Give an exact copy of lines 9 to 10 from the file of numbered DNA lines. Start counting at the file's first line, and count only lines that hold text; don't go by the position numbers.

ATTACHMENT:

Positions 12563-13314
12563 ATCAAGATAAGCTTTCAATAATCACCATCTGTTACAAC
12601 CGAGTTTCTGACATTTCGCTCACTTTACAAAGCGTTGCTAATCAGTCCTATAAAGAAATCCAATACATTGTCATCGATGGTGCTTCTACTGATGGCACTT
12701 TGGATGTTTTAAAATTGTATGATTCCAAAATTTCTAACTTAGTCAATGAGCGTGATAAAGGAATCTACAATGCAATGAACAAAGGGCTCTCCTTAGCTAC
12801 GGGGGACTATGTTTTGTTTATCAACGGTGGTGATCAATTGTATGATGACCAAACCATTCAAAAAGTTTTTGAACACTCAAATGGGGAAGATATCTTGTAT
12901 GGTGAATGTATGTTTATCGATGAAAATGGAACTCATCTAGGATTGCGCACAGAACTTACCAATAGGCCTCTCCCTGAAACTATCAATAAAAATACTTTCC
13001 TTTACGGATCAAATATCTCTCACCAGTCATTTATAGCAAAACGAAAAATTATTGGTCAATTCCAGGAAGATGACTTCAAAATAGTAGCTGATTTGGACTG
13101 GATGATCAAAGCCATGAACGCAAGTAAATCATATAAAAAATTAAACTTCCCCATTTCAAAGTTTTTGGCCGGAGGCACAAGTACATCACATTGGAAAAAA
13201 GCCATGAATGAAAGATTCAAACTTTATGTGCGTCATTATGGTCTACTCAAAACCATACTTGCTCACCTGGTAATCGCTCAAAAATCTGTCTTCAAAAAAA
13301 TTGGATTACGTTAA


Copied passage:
13201 GCCATGAATGAAAGATTCAAACTTTATGTGCGTCATTATGGTCTACTCAAAACCATACTTGCTCACCTGGTAATCGCTCAAAAATCTGTCTTCAAAAAAA
13301 TTGGATTACGTTAA